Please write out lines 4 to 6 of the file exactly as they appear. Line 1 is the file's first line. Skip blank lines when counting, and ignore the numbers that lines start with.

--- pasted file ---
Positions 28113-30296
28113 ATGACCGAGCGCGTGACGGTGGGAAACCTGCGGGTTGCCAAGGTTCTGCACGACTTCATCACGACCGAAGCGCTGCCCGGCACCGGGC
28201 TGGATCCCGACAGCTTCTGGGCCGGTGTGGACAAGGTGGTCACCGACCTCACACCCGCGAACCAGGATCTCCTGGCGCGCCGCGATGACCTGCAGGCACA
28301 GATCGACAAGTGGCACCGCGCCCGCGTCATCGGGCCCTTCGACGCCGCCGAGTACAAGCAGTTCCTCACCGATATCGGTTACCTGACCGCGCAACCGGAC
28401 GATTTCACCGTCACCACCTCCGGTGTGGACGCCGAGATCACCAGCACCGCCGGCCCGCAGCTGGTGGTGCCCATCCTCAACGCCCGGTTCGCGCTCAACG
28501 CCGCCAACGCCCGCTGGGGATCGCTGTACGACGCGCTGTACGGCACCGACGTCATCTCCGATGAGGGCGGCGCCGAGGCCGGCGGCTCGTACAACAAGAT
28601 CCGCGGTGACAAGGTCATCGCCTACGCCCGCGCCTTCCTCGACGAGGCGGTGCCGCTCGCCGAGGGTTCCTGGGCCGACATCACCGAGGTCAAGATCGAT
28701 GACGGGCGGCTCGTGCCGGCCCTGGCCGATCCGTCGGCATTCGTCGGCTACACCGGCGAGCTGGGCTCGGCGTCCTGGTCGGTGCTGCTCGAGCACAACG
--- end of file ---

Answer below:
28301 GATCGACAAGTGGCACCGCGCCCGCGTCATCGGGCCCTTCGACGCCGCCGAGTACAAGCAGTTCCTCACCGATATCGGTTACCTGACCGCGCAACCGGAC
28401 GATTTCACCGTCACCACCTCCGGTGTGGACGCCGAGATCACCAGCACCGCCGGCCCGCAGCTGGTGGTGCCCATCCTCAACGCCCGGTTCGCGCTCAACG
28501 CCGCCAACGCCCGCTGGGGATCGCTGTACGACGCGCTGTACGGCACCGACGTCATCTCCGATGAGGGCGGCGCCGAGGCCGGCGGCTCGTACAACAAGAT